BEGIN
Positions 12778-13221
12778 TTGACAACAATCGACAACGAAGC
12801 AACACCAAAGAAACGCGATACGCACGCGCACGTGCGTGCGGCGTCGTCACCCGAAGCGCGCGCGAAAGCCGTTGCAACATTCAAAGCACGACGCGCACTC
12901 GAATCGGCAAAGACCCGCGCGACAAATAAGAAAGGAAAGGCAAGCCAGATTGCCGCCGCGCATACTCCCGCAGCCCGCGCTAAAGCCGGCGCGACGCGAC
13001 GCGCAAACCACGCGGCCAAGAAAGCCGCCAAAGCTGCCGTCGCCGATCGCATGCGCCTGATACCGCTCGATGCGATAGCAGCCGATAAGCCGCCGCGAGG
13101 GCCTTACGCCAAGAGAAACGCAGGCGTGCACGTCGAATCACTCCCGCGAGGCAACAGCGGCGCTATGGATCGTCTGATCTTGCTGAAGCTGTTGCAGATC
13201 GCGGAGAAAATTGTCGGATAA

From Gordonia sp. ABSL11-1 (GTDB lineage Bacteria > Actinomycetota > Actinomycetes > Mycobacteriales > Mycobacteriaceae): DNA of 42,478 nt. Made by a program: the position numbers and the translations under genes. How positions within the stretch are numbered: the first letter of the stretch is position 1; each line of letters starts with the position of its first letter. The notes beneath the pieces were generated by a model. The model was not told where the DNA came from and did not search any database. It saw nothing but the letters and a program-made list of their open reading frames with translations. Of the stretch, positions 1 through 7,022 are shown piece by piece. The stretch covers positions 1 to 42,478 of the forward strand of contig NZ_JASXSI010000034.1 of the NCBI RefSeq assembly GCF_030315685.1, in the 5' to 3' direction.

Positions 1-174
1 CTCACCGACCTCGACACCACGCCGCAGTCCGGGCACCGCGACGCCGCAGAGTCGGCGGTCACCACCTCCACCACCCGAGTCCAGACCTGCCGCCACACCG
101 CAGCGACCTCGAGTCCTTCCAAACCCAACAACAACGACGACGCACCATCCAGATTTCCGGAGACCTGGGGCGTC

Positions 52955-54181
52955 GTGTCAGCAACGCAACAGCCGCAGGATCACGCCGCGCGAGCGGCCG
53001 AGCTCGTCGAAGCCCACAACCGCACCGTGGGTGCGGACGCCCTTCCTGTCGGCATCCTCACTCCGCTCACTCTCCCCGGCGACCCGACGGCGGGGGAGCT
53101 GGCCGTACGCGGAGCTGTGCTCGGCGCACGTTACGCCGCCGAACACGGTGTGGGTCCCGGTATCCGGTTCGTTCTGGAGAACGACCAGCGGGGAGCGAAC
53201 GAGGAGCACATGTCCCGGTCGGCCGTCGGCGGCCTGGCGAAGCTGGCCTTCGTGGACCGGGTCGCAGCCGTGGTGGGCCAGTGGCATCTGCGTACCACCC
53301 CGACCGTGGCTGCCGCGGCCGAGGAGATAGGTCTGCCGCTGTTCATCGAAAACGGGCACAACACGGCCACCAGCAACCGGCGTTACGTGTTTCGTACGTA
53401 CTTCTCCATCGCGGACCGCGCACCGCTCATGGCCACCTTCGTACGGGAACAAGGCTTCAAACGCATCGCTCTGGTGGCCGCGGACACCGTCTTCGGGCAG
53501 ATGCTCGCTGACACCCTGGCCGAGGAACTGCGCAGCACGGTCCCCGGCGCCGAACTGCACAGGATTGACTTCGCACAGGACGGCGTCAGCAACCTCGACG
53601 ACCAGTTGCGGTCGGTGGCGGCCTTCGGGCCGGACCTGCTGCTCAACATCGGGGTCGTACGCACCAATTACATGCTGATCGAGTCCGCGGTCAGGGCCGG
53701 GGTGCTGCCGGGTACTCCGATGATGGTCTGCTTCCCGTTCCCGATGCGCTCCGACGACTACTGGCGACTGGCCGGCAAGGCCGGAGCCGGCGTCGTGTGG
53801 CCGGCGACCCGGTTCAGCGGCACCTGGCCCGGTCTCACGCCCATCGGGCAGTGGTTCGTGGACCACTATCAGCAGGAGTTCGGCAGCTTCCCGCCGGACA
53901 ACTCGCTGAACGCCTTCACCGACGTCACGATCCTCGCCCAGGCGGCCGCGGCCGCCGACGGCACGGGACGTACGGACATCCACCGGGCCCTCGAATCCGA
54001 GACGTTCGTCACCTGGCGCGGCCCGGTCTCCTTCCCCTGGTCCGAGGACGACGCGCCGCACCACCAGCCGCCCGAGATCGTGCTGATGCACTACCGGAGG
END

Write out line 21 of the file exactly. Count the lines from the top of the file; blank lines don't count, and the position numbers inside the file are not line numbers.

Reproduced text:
53701 GGTGCTGCCGGGTACTCCGATGATGGTCTGCTTCCCGTTCCCGATGCGCTCCGACGACTACTGGCGACTGGCCGGCAAGGCCGGAGCCGGCGTCGTGTGG